Facts Of Fantasy
World Fantasy Convention rolls into Monterey.
Thursday, October 29, 1998
While the spooks and ghouls of Halloween roam the streets of Monterey this weekend, hundreds of fantasy fans, authors, and artists from around the world will meet, discuss and admire the best of 1998''s fantasy writing and art at the 24th annual World Fantasy Convention.
The three-day celebration at the DoubleTree and Mariott hotels features an awards banquet on Sunday, a book dealers'' room, art show and dozens of panels, all revolving around the theme of Golden Ages, especially timely this year in California as we celebrate the 150th anniversary of the Gold Rush.
Three-day memberships to the World Fantasy Convention have been selling for weeks now, however, some day-passes will be available to the public for $60. This gets you into the art show, dealers'' room, and a choice of panels each day, ranging from young adult fantasy to "The Pulp Era" to a writing workshop on how to "make your world work." Sunday''s awards banquet, announcing winners in best fantasy novel, novella, short fiction, anthology, collection, artist, professional and non-professional, is sold out. Anyone is invited to enjoy the dealers'' room on Sunday, from 10am-4pm.
"The Dealers Room is open to the public for free on Sunday," says Bryan Barrett, the WFC ''98 chairperson. "It''s our gift to Monterey for hosting the convention. Any fantasy books ever published, even 100 years old, you could probably find there. In fact, the more obscure, the more likely you''ll find it. We have about 60 tables from all over the world." Just a few participants include Tachyon Publications, Sign of the Unicorn, Nightshade Books, Dark Highway Press, and Serendipity Books.
Although fantasy and science fiction seem to have large sections in bookstores, aficionados of creative, thought-provoking or especially scary writing comprise a relatively small group of readers. "People are getting to be more comfortable with series books, those endless trilogies," Barrett says. "and publishers cater to it. People like Anne McCaffrey and Piers Anthony have built a readership on it, which is fine. But Stephen King is now so famous, he can''t even attend conventions without getting mobbed. That''s very mainstream."
While past conventions have included guests and speakers ranging from Piers Anthony and Clive Barker to Ursula K. LeGuin and Boris Vallejo, the Monterey gathering welcomes guest of honor Gahan Wilson (see interview, next page), an artist of bizarre fantasy cartoons seen in Playboy; special guest Frank M. Robinson, who collects pulp horror magazines; author Cecelia Holland, who specializes in California and historical fantasy; and toastmaster Richard A. Lupoff, who has written a range of fantasy, horror and sci-fi books.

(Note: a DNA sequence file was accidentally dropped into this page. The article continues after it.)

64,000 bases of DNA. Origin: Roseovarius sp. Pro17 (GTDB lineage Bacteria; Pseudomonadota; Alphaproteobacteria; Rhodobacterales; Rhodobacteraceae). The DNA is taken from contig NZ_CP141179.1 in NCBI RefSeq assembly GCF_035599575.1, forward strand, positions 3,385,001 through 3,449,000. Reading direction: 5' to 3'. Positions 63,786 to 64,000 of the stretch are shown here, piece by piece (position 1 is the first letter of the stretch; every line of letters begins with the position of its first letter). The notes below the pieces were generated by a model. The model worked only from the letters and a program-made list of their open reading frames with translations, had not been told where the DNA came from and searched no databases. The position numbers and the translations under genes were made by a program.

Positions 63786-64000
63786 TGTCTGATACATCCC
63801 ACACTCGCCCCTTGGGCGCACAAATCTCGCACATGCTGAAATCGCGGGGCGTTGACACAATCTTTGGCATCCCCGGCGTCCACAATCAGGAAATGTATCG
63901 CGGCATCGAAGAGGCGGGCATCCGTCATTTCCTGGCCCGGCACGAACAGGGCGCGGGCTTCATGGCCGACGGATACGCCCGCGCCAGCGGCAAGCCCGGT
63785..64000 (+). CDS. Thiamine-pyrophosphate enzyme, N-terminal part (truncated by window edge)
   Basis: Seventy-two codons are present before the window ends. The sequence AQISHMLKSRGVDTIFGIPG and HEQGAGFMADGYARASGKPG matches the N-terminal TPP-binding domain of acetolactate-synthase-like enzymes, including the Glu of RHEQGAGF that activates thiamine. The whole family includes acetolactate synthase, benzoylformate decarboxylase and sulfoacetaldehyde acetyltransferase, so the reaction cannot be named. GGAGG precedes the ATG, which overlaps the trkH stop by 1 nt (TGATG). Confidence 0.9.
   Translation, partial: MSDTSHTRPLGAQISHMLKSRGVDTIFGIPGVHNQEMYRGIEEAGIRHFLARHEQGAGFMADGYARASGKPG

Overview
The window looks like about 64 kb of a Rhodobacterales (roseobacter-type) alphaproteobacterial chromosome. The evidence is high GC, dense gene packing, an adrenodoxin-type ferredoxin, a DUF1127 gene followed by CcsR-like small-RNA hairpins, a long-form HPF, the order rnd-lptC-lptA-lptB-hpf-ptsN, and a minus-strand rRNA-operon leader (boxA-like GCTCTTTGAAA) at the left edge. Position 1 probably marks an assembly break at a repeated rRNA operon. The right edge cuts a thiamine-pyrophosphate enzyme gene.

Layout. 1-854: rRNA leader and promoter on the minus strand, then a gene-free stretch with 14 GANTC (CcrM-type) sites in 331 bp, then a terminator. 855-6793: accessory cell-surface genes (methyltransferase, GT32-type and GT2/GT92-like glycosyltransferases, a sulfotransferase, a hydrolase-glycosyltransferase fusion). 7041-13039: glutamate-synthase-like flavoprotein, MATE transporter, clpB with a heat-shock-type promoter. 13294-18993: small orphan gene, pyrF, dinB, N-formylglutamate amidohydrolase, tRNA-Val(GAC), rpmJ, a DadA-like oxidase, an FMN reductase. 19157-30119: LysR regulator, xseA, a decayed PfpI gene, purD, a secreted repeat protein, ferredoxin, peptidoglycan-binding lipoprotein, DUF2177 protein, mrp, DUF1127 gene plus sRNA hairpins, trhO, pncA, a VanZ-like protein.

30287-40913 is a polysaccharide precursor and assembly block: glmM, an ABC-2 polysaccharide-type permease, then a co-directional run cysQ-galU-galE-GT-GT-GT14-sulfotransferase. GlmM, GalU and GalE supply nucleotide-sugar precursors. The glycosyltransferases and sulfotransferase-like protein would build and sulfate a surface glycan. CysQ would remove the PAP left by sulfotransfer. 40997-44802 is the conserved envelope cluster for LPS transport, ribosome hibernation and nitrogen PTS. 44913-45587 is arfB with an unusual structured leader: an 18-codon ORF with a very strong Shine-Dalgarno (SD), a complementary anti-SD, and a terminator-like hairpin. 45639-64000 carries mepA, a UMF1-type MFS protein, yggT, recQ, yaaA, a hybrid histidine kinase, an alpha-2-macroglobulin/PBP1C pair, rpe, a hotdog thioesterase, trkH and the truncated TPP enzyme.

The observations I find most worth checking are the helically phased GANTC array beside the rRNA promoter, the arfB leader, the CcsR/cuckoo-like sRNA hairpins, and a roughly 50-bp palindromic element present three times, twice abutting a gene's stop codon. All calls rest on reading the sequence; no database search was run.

"All the special guests are doing signings," says Barrett. "We have about 300 authors of fantasy, horror, sci-fi, mystery and other hybrids. We concentrate on literature. It''s a place for fans to meet authors and to find books and art. It''s also a great place to meet people who just like books."
Golden Ages, as imagined by the volunteer organizers of the convention, follows along several areas. In addition to the golden characteristics of California, there''s the age of 12, that golden age between childhood and adulthood, when you start to read novels and fantasy stories that capture your imagination of other worlds, and several of the panels on Friday and Saturday will consider specifically the Golden Ages of fantasy as a writing genre, which in the ''90s has fallen into something of a rut.
"It''s hard to say what fantasy in the ''90s is like," says Barrett. "There''s no real breakout film, except maybe Scream. There was a little resurgence in the late ''80s with urban fantasy, with writers like Clive Barker, and lots of Celtic and European myth influences. With fantasy, you look at real life and try to see things you wouldn''t usually but now, things that were once fantasy are now real. I think fantasy literature hasn''t really caught up yet and the imagination has to be reinvigorated."
A huge emphasis of the WFC, both in Monterey and past conventions, is fan and author interaction. Barrett explains that the traditional Mass Signing and reception on Friday night is very popular because it allows a rare chance to meet favorite writers and artists, and other members who share a love of the supernatural and fantastical in literature.
For those who want a more in-depth experience than a three-minute book autographing might allow them, convention-goers can see Richard Laymon interviewed at 11am and Cecelia Holland speak on a panel at 2pm on Friday, and Frank Robinson interviewed at noon and Gahan Wilson at 2pm on Saturday. Also scheduled on Friday and Saturday from 10am-5pm are readings and other panels on topics such as "the Mythos of Middle Earth," "This Year in Fantasy," and "Young Trollopes (Character Driven Fiction)."
The World Fantasy Conventions have been organized by fan volunteers in different areas each year. Last year, members gathered in London to celebrate the centenary of Dracula. Next year, the 25th anniversary, in Rhode Island, the theme is Voyages. The first convention in 1974 focused on the (H.P.) Lovecraft Circle. cw
World Fantasy Convention, Thursday (4-9pm) and Friday-Sunday (8am-10pm). One-day pass, $60. Book room, free on Sunday. Marriott and DoubleTree Hotels, Monterey.